UK: Mark Carney's Speech Of 10th June 2015 – The Implications For Employers And Employees

Last Updated: 24 June 2015
Article by Rose Branson

The Governor of the Bank of England, Mark Carney, gave his annual speech at Mansion House on 10th June 2015.  As ever, this speech grabbed headlines for its discussion of raising interest rates and the potential benefits of deflation.

But of equal interest and importance will be the implications of Mr Carney's call for the end of "the age of irresponsibility", and his proposed policies associated with making that change.

Addressing the "ethical drift" within the financial services industry, and the fact that "personal accountability was lacking", commentators noted that Mr Carney was almost headmasterly in style. However, Mr Carney is not just imposing rules, he intends for the Bank of England to lead by example and to be an early adopter of the stringent proposed  policies for regulation and improvement of personal accountability within the industry.

Mr Carney was enthusiastic about the new Senior Managers Regime which will commence in 2016.  This Regime extends personal responsibility to senior managers, so that such individuals are responsible not only for their own compliance, but for the compliance of people for whom they are responsible.

Referring to the Fair and Effective Markets Review produced by the Bank of England, the Treasury, and the FCA, Mr Carney's view expressed that this new regime alone would be insufficient, and that the Senior Managers Regime should be extended to more individuals.  In fact, he suggested that all firms with active wholesale FICC departments should be subject to this Regime, and that it should apply to more employees, including traders and brokers, not merely senior managers.  This will mean that there are considerably more individuals (potentially tens of thousands) against whom direct sanctions may be available.  Mr Carney confirmed that the Bank of England will be the first to adopt this new regime.

The increased regulation is not only an issue to regulated employees, as firms will also be subject to more stringent regulation. The proposal to widen the scope of the Senior Managers Regime is in line with the "tone from the top" approach being encouraged by the Bank of England and regulatory authorities.  Conduct, training and control structures are expected to be led in a top down manner to ensure compliance with the regulatory authorities.   The Senior Managers Regime will hold individuals to clearer, higher, common standards which Mr Carney expects to be clearer, for such individuals to be provided with better training and qualifications and for there to be full disclosure of any history of misconduct or negligence so that individuals cannot move on having already been subject to sanctions.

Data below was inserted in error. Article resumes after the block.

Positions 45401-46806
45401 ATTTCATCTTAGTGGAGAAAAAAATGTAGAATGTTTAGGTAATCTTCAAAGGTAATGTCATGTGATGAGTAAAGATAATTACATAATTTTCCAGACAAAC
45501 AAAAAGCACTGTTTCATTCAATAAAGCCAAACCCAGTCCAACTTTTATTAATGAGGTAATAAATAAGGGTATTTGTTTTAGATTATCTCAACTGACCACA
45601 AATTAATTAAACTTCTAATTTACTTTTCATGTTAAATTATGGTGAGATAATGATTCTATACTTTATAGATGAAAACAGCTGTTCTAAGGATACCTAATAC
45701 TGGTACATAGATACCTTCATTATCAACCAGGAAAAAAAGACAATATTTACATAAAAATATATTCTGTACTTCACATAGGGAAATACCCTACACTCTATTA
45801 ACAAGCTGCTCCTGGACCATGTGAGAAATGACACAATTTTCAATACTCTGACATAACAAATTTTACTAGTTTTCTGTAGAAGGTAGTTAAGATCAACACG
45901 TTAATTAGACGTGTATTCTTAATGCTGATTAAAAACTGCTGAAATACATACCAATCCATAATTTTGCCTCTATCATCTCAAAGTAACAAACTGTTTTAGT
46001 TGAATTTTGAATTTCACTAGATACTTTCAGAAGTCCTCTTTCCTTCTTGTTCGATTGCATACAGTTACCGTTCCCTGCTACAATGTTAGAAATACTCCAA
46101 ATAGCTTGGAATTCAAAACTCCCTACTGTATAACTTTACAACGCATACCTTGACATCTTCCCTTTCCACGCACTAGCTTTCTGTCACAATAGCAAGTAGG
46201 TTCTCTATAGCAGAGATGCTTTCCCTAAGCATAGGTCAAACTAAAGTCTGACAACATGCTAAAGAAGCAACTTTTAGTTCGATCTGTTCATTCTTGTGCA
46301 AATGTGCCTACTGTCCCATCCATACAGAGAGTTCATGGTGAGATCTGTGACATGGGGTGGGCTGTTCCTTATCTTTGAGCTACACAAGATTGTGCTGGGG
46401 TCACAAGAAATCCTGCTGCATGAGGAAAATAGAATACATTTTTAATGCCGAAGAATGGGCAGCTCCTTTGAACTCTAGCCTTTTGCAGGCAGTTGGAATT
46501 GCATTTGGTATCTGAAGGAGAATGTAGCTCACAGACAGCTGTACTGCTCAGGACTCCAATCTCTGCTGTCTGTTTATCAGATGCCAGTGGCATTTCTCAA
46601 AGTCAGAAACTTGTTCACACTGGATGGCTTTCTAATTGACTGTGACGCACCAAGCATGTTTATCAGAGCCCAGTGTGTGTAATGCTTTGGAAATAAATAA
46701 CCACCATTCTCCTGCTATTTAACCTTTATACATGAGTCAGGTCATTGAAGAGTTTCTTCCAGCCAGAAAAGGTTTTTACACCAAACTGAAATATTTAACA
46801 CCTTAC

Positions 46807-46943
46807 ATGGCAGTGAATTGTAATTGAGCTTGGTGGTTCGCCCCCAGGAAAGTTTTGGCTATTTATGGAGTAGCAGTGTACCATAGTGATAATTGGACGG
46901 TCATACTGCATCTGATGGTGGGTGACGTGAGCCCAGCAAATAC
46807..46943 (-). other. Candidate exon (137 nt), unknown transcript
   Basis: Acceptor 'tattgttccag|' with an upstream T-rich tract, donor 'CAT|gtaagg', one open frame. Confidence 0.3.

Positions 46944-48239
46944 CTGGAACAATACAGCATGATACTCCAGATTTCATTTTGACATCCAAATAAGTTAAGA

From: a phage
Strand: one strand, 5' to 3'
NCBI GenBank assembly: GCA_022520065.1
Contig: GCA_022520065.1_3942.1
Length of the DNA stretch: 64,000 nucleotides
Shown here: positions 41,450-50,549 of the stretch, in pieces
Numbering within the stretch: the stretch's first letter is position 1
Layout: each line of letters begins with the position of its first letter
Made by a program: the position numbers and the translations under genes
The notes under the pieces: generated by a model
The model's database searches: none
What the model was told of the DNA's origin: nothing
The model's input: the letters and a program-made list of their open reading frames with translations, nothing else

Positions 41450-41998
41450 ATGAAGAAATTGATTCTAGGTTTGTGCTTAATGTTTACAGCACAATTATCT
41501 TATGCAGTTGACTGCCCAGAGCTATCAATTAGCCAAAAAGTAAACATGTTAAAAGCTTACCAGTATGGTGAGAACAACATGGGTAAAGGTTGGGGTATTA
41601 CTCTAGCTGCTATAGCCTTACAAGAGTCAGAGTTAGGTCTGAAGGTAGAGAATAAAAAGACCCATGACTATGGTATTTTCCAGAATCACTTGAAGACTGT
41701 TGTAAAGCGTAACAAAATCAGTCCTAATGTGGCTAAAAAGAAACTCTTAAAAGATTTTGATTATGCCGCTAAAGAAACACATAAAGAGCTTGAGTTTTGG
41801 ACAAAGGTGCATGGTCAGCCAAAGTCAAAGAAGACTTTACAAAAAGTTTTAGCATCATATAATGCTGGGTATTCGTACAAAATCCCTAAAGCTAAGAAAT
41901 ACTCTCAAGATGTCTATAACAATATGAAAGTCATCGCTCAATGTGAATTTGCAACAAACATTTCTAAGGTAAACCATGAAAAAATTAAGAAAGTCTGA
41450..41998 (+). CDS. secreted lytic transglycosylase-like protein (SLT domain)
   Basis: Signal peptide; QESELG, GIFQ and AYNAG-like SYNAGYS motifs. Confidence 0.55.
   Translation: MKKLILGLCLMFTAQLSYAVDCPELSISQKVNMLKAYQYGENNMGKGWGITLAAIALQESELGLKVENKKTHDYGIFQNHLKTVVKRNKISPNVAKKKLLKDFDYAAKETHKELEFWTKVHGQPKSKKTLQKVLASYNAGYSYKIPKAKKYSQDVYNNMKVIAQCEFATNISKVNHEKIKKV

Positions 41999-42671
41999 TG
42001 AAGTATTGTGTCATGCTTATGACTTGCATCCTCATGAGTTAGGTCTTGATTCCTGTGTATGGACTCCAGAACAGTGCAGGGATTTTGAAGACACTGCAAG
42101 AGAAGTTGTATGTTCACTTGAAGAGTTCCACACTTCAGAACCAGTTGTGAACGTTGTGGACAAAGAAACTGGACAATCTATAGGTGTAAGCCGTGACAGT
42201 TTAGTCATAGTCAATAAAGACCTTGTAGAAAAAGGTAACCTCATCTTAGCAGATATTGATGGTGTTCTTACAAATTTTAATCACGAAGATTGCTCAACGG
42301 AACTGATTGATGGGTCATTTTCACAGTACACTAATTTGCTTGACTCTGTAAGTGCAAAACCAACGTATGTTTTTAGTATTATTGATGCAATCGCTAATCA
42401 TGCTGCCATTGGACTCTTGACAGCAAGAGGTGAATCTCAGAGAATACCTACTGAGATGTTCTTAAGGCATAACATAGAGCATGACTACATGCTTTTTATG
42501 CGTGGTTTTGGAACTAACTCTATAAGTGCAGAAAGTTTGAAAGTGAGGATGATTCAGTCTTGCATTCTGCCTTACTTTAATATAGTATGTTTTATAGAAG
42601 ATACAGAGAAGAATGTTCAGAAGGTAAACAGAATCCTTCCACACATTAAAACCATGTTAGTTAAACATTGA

Mr Carney also suggested that the maximum sentence for the most serious breach of the regulatory responsibilities should be increased from seven to ten years.

Of particular interest to both employers and employees will be Mr Carney's comments that "incentives will be aligned" with compliance with the Senior Managers Regime.  If the Regime, and the alignment of incentives, is also extended to more individuals, then it is possible that we are seeing a further step towards the regulation of payments to employees in authorised firms, building on the cap on bankers' bonuses.

These are changing times for authorised firms and their employees. Individuals should be aware that they will be subject to a considerably higher level of scrutiny, both internally and externally, and that their remuneration may become dependant on their compliance. Authorised firms should be aware of the increased obligations on them to comply with regulations, provide training so that individuals can comply with the Senior Managers Regime, and also to keep their own disciplinary and reporting processes up to date and to ensure that remuneration policies are compliant.

The trend towards controlling what is paid to employees who are regulated and their facing accountability for their actions, as have been seen recently in the Southwark Court in the LIBOR-fixing case, looks likely to continue under Mr Carney's supervision and, potentially, become even more regulated. Indeed, Mr Carney also proposed that the maximum sentence for the worst breaches of the regulations should be increased from 7 to 10 years' imprisonment.

The Bank of England will be commencing an Open Forum in the Autumn to discuss the implications of the proposed changes and interested parties are invited to provide their insight at that time. It will be interesting to see if the Senior Manager Regime is extended as Mr Carney proposes, and whether it may be considered for use in other sectors, for example, insurance, as well.

The content of this article is intended to provide a general guide to the subject matter. Specialist advice should be sought about your specific circumstances.

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